Obama To Announce Changes To NSA Surveillance The debate over the National Security Agency's surveillance programs and other secret NSA activities revealed by Edward Snowden has set the stage for an important speech by President Obama. What are the most pressing issues and most important questions the president needs to address on Friday when he speaks at the Department of Justice?
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Obama To Announce Changes To NSA Surveillance

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Obama To Announce Changes To NSA Surveillance


This is MORNING EDITION from NPR News. I'm Renee Montagne.


And I'm Steve Inskeep. Good morning. President Obama today is set to announce the changes he would like to make in the way the National Security Agency keeps track of Americans and foreigners. He will speak at the Justice Department, six months after former NSA contractor Edward Snowden prompted a fierce debate in this country and abroad by exposing previously secret NSA surveillance programs.

Many groups will be intently listening to this speech and different groups of people with different interests will be listening for different things. NPR's Tom Gjelten has been covering this story for months. He's in our studios. Tom, good morning.

TOM GJELTEN, BYLINE: Good morning, Steve.

INSKEEP: OK. So the president himself has said that something needs to change here, right?

GJELTEN: He did, Steve. And he hand-picked a group of security and privacy experts to review the NSA activities, to recommend changes. We've now got those recommendations. And because the president picked the group himself, their recommendations carry a lot of weight. But that's not all he has to consider. As you say, there are many groups with stakes in this debate. Obviously the national security establishment, but also the civil libertarians, privacy advocates, business interests, the courts, Congress.

INSKEEP: And many more, many more. So you've been talking with officials here this morning. What is the president likely to say he wants to change?

GJELTEN: Well, the big issue, Steve, is the NSA's collection of our telephone records. Every call Americans make, what number they dial, how long the call lasts. Not the contents of the call, but still, that telephone metadata, as it's called, says a lot about us. So this is controversial. The NSA wants a database it can search for possible terrorist communications but the president's own review group said that program has not been all that helpful. The issue is what to do about it, and the latest we're hearing from our sources is that the president is likely to say those records should not be held by the government but rather be kept outside the government. The NSA could still get access to the database and search it, but only with a judicial finding.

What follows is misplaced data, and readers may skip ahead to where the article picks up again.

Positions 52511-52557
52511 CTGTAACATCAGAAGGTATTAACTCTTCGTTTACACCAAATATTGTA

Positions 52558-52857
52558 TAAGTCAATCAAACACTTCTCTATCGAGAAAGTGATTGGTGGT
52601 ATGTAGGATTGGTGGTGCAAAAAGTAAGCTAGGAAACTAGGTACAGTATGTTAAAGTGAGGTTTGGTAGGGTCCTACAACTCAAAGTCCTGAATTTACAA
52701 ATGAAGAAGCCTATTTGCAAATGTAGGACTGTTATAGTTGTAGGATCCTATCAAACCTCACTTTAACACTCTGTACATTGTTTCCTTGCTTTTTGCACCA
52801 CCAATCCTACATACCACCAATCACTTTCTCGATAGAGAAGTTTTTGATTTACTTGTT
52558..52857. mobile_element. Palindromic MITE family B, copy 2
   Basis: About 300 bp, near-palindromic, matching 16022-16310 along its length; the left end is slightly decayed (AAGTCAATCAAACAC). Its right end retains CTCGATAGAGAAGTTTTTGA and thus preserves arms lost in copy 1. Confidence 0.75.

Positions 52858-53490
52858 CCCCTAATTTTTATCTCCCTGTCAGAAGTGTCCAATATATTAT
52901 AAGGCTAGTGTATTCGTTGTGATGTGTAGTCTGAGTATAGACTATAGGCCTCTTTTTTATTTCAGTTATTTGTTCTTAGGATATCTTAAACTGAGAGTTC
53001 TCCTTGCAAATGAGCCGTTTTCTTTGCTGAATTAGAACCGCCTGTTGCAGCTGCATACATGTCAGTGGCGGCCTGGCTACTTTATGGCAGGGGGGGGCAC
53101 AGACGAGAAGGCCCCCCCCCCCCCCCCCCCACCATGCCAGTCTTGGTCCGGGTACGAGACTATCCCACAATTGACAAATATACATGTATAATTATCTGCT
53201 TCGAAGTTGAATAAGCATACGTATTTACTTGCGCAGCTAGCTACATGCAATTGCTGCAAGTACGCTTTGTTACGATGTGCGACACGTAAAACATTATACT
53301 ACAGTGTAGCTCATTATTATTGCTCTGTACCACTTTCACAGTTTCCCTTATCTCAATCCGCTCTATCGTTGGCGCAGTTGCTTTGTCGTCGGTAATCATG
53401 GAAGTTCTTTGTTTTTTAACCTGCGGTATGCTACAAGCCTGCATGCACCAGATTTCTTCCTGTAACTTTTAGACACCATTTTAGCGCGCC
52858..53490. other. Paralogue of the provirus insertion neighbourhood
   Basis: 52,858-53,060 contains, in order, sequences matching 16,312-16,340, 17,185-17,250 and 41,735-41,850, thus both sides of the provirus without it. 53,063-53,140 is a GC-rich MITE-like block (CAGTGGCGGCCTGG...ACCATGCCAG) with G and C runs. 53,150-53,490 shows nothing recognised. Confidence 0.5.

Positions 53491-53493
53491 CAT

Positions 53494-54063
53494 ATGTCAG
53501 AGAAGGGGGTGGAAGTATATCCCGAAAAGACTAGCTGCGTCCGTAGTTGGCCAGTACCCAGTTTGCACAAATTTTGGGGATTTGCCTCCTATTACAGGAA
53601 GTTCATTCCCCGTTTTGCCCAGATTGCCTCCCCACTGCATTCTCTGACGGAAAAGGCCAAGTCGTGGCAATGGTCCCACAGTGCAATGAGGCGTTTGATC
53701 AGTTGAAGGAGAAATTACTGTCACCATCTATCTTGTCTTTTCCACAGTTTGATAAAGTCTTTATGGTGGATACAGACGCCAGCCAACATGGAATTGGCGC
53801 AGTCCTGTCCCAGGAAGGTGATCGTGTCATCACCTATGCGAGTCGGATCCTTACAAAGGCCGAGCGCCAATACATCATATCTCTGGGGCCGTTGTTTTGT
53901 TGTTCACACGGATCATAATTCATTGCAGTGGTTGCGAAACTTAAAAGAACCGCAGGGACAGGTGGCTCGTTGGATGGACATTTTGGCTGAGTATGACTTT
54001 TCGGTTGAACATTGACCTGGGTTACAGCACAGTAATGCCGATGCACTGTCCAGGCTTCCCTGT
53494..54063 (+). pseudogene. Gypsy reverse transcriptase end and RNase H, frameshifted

INSKEEP: And we don't know exactly how this would work in the president's proposal, but let's make sure people understand the possibilities. The information would be held outside the government. What might that mean?

GJELTEN: Well, it could mean the telephone companies will hold it, it could mean a third group, some kind of special non-governmental group could hold it. We don't know yet that the president is actually going to be specific about what should happen.

INSKEEP: Okay, this is a subject that is of great concern to Americans because they're not supposed to be spied on by the National Security Agency without a court order and people felt that they were being or there was a potential for that. What about foreigners?

GJELTEN: Well, foreigners have a lot fewer protections than Americans do. And one of the things that we're going to be looking for is whether some of those privacy protections for foreigners, including for foreign leaders, get improved.

INSKEEP: Now, there's some other issues to deal with here because we were talking about the different interest groups that you mentioned, Tom Gjelten. You have reported for us this week on technology companies who have their own stake here and their own set of interests and their own questions.

GJELTEN: They're worried, Steve, that the NSA has been breaking their encryption, finding vulnerabilities in their technology and software for the purposes of surveillance and cyberwarfare even. The tech companies would like to see those activities scaled back. Another thing they'd like to see is for the NSA to be more transparent about what it demands of the tech companies, and the tech companies feel that if customers knew how rarely the NSA goes to them, they might feel reassured. Those are some of the things the techs are looking for.

INSKEEP: The companies are saying, look, we actually don't give them troves of information.

GJELTEN: Not that much.

INSKEEP: Okay, are there concerns beyond Edward Snowdon's disclosures that the president is likely to address here?

GJELTEN: Well, see, this would be an opportunity to reform the oversight of NSA surveillance, perhaps by installing a public defense lawyer in the court to represent privacy interests against whatever the NSA is arguing. That's something that we should be listening for. Another thing: Since he's going to be speaking at the Justice Department, the president might have something to say about the FBI and what national security powers it should have.

INSKEEP: Okay, Tom, thanks very much.

GJELTEN: You bet.

INSKEEP: That's NPR's Tom Gjelten, speaking with us on this morning when we're expecting a speech by President Obama at the Justice Department, talking about the changes in the National Security Agency that he would like to see.

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